How much do you know about the history of Australia’s oldest political party, the Australian Labor Party? You know the big names: Curtin, Chifley, Whitlam, Hawke and Keating. But what about the names behind the big names? The unsung and overlooked True Believers who have been the backbone of the Labor Party for one hundred and thirty years?
In Labor People, Chris Bowen brings to life six great Australians and servants of their party and tells their story. Spanning the 1890s to the 1970s, in paying tribute to these Labor warriors, he also tells an important part of the history of Labor and Australia.
Who was the first loyal deputy and lynchpin of the earliest Labor governments? Which leading advocate of votes for women went on to play an important but unrecognised role in Australia’s literary history? Who did Labor turn to in its darkest World War One hours when its very existence was under threat? Who did Curtin and Chifley turn to for their hardest jobs? Which Labor loyalist called her own party out on police brutality when it wasn’t fashionable? Which minister was Whitlam’s steadiest performer? The answer to all these questions and more lies in the pages of Labor People.
‘Many have shaped the Labor Party and through it Australia. Chris Bowen has shone a long-overdue light on six of Labor’s finest from the past. They deserve his generous and insightful reflections.’ — Senator John Faulkner
Archival photographs of Perth have been carefully matched with specially commissioned colour photos to reveal the past and present of this fascinating city.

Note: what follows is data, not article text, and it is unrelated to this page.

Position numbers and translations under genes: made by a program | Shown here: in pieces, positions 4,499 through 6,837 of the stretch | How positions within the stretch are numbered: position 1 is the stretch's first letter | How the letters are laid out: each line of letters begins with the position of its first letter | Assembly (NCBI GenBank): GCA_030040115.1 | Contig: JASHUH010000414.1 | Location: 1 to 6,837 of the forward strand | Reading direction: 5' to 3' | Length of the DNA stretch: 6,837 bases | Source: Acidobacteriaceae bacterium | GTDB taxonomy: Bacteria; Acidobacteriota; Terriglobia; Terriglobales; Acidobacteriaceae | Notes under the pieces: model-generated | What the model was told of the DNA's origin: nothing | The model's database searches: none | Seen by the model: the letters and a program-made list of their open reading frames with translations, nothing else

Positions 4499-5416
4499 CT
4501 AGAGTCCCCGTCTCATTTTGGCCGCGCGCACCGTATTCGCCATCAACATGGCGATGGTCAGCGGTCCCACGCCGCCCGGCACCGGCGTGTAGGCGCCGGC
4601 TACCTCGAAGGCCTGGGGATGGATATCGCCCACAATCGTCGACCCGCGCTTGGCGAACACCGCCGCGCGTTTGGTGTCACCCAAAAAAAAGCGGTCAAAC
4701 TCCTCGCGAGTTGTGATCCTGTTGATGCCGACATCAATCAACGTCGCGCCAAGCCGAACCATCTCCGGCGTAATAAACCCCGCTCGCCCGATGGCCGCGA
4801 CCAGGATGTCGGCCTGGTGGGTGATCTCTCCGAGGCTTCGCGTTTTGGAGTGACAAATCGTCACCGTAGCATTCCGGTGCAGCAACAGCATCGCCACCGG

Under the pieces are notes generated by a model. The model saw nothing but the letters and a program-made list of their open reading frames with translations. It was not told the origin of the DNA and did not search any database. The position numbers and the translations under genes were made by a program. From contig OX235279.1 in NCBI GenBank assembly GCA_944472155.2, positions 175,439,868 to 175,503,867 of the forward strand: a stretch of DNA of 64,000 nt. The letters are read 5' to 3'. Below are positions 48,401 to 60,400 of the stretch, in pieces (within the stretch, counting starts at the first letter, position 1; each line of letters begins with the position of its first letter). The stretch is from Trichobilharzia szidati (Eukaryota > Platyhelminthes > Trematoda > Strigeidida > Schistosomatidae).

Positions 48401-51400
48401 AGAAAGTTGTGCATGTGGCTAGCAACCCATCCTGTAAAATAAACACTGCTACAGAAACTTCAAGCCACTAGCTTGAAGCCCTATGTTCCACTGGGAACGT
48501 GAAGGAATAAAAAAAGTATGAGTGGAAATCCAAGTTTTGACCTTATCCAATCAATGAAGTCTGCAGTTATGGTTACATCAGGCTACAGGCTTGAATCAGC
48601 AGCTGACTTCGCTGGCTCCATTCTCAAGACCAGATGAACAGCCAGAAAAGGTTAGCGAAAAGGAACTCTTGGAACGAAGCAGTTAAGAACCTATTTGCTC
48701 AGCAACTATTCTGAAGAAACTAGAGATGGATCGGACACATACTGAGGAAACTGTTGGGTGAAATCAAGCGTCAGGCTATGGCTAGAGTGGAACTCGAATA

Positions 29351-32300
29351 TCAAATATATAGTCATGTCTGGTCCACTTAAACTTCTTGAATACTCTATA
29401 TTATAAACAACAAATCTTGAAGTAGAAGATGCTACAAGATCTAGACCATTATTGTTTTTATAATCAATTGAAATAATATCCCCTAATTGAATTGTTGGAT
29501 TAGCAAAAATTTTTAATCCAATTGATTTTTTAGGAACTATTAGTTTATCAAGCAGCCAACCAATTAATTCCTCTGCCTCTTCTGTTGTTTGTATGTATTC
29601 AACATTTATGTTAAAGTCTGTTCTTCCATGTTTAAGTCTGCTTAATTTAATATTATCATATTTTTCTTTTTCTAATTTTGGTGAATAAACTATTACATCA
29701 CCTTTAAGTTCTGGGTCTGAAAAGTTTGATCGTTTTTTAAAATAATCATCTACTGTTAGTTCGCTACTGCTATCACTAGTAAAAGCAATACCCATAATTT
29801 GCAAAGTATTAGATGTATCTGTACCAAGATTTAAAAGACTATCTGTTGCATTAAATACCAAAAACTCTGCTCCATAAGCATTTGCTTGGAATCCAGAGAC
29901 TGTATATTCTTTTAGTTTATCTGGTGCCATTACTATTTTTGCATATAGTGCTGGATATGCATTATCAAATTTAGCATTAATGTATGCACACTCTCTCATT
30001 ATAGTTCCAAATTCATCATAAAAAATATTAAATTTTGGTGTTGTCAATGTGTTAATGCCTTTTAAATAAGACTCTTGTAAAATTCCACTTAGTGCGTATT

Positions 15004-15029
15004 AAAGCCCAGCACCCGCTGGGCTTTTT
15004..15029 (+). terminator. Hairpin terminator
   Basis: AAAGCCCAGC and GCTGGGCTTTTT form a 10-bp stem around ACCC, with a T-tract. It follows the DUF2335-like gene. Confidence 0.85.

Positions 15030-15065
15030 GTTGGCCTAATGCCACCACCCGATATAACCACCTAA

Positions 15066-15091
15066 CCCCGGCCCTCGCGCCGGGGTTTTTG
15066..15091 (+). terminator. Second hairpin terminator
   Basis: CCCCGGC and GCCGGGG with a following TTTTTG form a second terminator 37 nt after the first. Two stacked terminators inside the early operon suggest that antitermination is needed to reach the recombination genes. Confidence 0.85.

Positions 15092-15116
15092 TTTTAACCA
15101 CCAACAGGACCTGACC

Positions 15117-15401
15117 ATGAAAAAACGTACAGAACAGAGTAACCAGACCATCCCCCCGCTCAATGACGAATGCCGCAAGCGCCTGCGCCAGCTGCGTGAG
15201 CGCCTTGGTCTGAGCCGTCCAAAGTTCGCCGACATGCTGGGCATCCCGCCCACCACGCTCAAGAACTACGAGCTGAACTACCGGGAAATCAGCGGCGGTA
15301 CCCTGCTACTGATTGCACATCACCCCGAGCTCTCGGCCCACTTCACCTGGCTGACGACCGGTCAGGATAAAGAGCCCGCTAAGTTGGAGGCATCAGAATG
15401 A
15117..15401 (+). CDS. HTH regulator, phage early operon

Perth Then and Now accurately matches historic photographs of the city with specially commissioned contemporary views that show how each site looks today. With an Aboriginal history going back over 40,000 years, Perth ranks amongst the oldest places on earth with near continuous human habitation. The modern city came into being in 1829 with the formation of the Swan River Colony. For the first 60 years of its existence, Perth was no more than a small country town which lived on an economic knife-edge between riches and ruin. Then, in the 1890s, commercial quantities of gold were discovered in the North and East of Western Australia. This sparked the first of several mineral booms in the State and resulted in Perth being able to demonstrate its newfound wealth in the form grandiose buildings which transformed the modest town into a fine city. Since the late nineteenth century, a cycle of 'boom and bust' has added successive layers of development to the city's rich tapestry of building styles. As with many cities around the world, Perth witnessed the destruction of many older buildings during the last quarter of the 20th century, but has now learned to respect its heritage, resulting in some spectacular and imaginative adaptive reuses of older buildings. Past and present are laid side by side in this fascinating visual tour around the capital of Western Australia.
Sites include: Crawley Baths, Narrows Bridge, King's Park, Cottesloe Beach, T&G Building, Government Gardens, Russell Square, City Beach, St Georges Terrace, Hay Street, HIs Majesty's Theatre, Hyde Park, Piccadilly Arcade, Hotel Metropole, Town Hall, St George's Hall, the WACA, GPO Building, Central Arcade, St Mary's Cathedral, Matilda Bay, Horseshoe Bridge, Swan Brewery.
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